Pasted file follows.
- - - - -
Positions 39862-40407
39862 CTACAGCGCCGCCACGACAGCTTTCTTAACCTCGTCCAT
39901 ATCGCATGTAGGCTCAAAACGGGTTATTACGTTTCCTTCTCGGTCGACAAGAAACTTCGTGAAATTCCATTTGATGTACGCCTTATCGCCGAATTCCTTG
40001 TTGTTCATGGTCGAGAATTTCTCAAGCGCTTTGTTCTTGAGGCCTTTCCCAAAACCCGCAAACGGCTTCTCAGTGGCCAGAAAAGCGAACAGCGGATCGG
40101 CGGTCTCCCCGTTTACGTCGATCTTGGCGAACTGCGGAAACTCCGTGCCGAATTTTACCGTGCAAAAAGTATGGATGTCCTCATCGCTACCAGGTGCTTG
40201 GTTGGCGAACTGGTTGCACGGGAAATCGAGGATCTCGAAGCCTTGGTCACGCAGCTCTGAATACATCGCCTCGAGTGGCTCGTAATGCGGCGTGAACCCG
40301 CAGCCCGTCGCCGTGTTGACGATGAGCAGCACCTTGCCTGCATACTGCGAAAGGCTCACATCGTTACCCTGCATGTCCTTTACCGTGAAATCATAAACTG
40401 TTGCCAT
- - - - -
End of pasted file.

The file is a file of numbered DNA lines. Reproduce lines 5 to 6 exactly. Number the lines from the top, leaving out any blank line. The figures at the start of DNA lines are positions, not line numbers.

40101 CGGTCTCCCCGTTTACGTCGATCTTGGCGAACTGCGGAAACTCCGTGCCGAATTTTACCGTGCAAAAAGTATGGATGTCCTCATCGCTACCAGGTGCTTG
40201 GTTGGCGAACTGGTTGCACGGGAAATCGAGGATCTCGAAGCCTTGGTCACGCAGCTCTGAATACATCGCCTCGAGTGGCTCGTAATGCGGCGTGAACCCG